Referring again to FIG. 4a, the tables in the second stage (i=2) are just slightly more complicated. Decompose the input signal XL1, of length N/2, into low-pass and high-pass signals XL2 and XH2, each of length N/4. This produces a sequence of 4-dimensional vectors, x(i)=[xL2 (i), xH2 (i), xH1 (2i),xH1 (2i+1)], for i=0,1, . . . ,N/4-1, where xL2 (i)=1(0)xL1 (2i)+1(1)xL1 (2i+1)+1(2)xL1 (2i+2)+1(3)xL1 (2i+3) and xH2 (i)=h(0)xL1 (2i)+h(1)xL1 (2i+1)+h(2)xL1 (2i+2)+h(3)xL1 (2i+3). Such 4-dimensional vectors are used to train an 8-bit vector quantizer Q2.2 for Table 2.2. (Table i.2 where i=2). Likewise, 4-dimensional vectors [1(0)xL1 (2i)+1(1)xL1 (2i+1),h(0)xL1 (2i)+h(1)xL1 (2i+1),xH1 (2i),xH1 (2i+1)], are used to train an 8-bit vector quantizer Q2.1a for Table 2.1a, (Table i.1a where i=2) and 2-dimensional vectors [1(2)xL1 (2i+2)+1(3)xL1 (2i+3), h(2)xL1 (2i+2)+h(3)xL1 (2i+3), xH1 (2i+2), xH1 (2i+used to train an 8-bit vector quantizer Q2.1b for Table 2.1b (Table i.1b where i=2). All three quantizers are trained to minimize the expected weighted squared error distortion measure d(x,y)=[WL2 (x0 -y0)]2 +[wH2 (x1 -y1)]2 +[wH1 (x2 -y2)]2 +[wH1 (x3 -y3)]2, where the constants wL2, wH2 and wH1 are proportional to the human perceptual sensitivities in their respective bands. Then Table 2.1a (Table i.1a where i=2) is filled so that it assigns to each of its 216 possible 4-dimensional input vectors [y0, Y1, Y2, Y3 ] the 8-bit index of the codeword of Q2.1a nearest to [1(0)y0 +1(1)y1,h(0)y0 +h(1)y1,y2,y3 ] in the weighted squared error sense, and so on for Tables 2.1b and 2.2 (Tables i.1b and i.2 where i=2) in the second stage, and the tables in any succeeding stages.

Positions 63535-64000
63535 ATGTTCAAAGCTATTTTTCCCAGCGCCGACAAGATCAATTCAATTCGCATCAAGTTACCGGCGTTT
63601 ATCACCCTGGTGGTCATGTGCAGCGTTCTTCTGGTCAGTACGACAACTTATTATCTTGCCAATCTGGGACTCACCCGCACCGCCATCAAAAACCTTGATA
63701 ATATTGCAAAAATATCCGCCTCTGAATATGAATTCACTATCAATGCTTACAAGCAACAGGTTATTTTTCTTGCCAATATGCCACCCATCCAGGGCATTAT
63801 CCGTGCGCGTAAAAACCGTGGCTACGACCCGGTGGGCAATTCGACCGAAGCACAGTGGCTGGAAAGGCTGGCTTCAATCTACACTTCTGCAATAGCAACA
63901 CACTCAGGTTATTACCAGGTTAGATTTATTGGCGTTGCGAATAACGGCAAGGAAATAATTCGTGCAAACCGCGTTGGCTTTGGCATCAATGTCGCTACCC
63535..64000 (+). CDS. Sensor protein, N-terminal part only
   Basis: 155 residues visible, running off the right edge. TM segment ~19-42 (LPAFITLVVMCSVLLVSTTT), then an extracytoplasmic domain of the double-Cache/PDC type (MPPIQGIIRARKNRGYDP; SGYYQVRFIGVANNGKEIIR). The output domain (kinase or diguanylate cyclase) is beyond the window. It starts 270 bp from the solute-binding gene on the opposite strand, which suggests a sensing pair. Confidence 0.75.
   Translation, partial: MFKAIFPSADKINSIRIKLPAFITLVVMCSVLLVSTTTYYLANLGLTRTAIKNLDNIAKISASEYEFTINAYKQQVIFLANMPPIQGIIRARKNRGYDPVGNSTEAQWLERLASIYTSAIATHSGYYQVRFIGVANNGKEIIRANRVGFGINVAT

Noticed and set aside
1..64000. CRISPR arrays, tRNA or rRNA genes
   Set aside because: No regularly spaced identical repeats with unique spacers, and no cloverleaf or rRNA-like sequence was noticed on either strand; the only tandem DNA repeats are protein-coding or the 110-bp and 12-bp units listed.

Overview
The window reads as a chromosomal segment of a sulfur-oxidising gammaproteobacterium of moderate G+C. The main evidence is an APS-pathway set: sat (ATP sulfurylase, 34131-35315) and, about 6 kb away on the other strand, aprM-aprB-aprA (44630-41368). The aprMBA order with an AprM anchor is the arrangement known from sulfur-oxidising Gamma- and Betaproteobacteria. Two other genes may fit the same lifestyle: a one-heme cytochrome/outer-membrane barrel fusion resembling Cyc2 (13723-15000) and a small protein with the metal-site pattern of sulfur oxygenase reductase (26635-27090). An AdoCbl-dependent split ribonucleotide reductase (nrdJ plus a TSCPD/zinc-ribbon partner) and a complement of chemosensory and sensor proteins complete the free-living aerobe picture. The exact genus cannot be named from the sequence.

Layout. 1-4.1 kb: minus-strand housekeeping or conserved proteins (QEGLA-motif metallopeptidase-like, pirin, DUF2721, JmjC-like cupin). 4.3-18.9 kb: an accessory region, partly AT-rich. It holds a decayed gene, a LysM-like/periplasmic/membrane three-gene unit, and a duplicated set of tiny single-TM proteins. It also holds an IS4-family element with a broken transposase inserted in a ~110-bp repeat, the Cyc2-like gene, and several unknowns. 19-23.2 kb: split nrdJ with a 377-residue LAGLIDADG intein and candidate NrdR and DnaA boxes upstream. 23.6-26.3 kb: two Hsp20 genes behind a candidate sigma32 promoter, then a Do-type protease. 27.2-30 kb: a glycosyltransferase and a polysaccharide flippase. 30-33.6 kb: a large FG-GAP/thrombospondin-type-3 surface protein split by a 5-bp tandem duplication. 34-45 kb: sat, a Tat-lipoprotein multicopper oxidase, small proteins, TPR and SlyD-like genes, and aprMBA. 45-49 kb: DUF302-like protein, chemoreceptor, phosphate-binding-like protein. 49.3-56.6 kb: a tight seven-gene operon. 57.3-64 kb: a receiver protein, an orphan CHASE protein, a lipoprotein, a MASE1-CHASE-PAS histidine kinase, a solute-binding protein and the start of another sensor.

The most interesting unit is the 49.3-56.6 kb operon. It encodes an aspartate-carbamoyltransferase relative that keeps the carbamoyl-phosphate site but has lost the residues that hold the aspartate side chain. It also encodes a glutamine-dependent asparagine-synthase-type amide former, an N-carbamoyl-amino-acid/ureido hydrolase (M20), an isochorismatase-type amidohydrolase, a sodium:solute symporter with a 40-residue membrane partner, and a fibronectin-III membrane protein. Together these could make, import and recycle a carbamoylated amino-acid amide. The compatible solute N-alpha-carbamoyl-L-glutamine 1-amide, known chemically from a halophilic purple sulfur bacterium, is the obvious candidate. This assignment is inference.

As in HVQ, in WWHVQ the vector dimension doubles with each succeeding stage. The formats of the vectors at each stage are shown as outputs of the encoder 30, graphically represented in FIG. 4c. These formats are for the case of the two-dimensional separable DWT shown in FIG. 2b.